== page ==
It’s New York in the 1970s. The optimism of ’60s America has faded into cynicism and despair. The city is so broke that it’s almost bankrupt. People are fleeing to the suburbs and industry New York is shutting down, leaving abandoned warehouses, homes and tenements scattered throughout. Meanwhile, artists flock to the city from all around the world in search of cheap, or free, housing and camaraderie.
A New York native, Gordon Matta-Clark (1943-78) saw other endless possibilities in the rubble of the decaying metropolis.
Matta-Clark is best-known for the works he created by cutting out sections of buildings — warehouses, abandoned tenements and others slated for demolition — but he also worked in a variety of mediums, including film, photography and food. The current exhibition of his work at The Museum of Modern Art, Tokyo, is the first retrospective of his work to be shown in Asia.
Though an early death from pancreatic cancer meant Matta-Clark’s career lasted less than 10 years, due to his multidisciplinary approach, his work continues to be influential in a variety of fields, including architecture, film, visual arts and cooking. A well-designed and organized retrospective, the exhibition features a wide range of Matta-Clark’s works — photographs, plans, films and models of hi s building cuts, other films he made, printed matter and most amusingly, four corners of a house that the artist preserved after demolishing a house.
Through the models and reconstructions, visitors can get a sense of the works he created, almost all of which have since been destroyed. Overall, it’s a fascinating showcase and surprisingly accessible for a retrospective on a seemingly esoteric conceptual American artist. The quality of the English and Japanese captions is very good, while the analysis provides insight into both Matta-Clark’s life and the historical moment he was working in.
The curators have created an amusing but interesting perspective by using industrial materials — plywood, metal rods and particle board — instead of the typical white boards for the installation. The recreation of Matta-Clark’s “Garbage Wall,” made from found objects and concrete, was a hit with children visiting the museum on a sunny Sunday afternoon, something Matta-Clark himself would probably have loved.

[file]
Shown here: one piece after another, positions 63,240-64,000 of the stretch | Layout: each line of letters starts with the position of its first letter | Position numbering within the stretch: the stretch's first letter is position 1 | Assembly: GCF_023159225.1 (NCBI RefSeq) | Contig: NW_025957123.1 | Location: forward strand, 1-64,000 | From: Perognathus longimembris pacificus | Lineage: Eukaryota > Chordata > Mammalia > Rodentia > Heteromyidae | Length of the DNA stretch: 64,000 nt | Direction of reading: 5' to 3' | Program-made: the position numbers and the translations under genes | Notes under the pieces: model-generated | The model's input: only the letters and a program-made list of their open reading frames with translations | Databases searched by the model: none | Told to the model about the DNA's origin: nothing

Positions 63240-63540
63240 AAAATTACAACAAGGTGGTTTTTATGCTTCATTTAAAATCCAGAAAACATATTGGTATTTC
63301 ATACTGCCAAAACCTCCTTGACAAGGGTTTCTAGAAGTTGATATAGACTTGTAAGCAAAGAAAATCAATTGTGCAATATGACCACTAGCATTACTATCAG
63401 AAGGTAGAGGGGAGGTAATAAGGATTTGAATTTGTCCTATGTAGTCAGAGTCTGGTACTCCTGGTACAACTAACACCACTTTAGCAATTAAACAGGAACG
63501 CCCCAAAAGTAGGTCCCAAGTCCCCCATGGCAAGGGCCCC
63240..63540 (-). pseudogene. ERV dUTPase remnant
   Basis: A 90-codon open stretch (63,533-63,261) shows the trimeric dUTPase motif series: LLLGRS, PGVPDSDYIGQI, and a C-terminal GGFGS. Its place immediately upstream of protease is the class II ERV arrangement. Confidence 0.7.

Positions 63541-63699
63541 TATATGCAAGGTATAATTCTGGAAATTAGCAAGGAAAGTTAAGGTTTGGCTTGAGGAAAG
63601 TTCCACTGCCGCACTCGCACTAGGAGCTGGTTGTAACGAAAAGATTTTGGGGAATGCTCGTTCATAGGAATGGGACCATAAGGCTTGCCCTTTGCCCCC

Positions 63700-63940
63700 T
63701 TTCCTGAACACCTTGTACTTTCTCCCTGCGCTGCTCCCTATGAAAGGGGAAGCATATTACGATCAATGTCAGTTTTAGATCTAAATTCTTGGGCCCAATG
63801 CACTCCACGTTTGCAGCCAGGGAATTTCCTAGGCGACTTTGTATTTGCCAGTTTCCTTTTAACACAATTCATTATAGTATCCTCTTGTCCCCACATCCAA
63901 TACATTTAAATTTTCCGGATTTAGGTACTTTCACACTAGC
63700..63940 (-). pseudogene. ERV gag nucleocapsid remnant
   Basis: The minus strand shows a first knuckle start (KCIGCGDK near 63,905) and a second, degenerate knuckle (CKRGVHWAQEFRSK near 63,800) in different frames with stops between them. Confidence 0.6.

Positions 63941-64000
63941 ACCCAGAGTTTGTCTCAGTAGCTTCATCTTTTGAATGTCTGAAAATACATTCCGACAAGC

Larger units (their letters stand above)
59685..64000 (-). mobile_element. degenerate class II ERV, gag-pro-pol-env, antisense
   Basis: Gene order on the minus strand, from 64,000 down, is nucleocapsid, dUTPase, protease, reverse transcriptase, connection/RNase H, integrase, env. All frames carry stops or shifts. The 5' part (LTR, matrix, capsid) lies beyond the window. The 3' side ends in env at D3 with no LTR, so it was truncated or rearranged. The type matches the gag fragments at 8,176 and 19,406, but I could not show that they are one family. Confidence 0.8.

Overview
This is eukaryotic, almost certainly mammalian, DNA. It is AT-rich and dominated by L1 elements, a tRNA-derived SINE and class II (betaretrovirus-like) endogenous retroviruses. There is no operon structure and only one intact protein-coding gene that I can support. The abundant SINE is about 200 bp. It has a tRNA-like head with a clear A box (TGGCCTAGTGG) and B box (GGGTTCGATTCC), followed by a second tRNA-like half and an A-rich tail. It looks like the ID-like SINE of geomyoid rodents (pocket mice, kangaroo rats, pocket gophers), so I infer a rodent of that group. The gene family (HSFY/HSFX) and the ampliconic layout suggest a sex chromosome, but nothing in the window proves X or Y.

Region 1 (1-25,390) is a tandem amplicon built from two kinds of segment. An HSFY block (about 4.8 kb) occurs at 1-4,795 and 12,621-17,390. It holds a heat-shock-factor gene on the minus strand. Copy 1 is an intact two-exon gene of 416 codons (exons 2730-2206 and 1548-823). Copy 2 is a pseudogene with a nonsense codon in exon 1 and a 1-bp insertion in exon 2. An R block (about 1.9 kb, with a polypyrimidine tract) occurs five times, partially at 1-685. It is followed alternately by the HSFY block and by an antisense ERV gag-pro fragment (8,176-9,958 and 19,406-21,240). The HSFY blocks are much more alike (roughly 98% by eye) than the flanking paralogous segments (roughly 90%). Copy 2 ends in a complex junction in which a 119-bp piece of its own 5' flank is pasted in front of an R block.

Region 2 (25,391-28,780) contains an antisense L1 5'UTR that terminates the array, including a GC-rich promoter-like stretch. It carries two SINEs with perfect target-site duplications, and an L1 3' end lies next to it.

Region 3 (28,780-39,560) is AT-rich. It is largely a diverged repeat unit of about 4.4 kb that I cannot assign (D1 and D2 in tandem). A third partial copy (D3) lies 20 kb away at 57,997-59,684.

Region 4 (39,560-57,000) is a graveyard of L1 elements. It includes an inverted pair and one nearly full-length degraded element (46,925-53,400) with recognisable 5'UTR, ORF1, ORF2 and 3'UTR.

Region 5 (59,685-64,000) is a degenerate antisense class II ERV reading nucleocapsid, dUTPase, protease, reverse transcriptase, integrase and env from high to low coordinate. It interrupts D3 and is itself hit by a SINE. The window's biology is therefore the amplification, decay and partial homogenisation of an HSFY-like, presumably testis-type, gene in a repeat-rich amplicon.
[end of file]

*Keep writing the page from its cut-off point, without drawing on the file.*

Upon leaving the museum however, one can’t help but think how much Matta-Clark would laugh if he knew that he was the subject of a well-funded international retrospective. Much of his work is critical of museums. In addition, almost all his work was designed to be uncollectable or displayable — it was either too big or too ephemeral. In many ways, he represented the anti-museum movement of ’60s and ’70s American conceptual art. The fact that his work, much of which is featured courtesy of the world famous David Zwirner gallery, is displayed with such devotion and care shows a fundamental misunderstanding of the importance of Matta-Clark’s work within the context of American postwar art.
Perhaps the most Matta-Clark-like exhibit is the museum’s Instagram campaign. Visitors are encouraged to post images of the “Gordon Matta-Clark-like” things from their daily lives. Think construction sites, graffiti, decrepit buildings. Curators will choose the best images, print them out and put them up in the museum. If that isn’t conceptual ephemeral art about cities in the style of Gordon Matta-Clark, I don’t know what is.
“Gordon Matta-Clark: Mutation in Space” at the Museum of Modern Art, Tokyo, runs until Sept, 17. ¥1,200. For more information, visit www.momat.go.jp/english/am.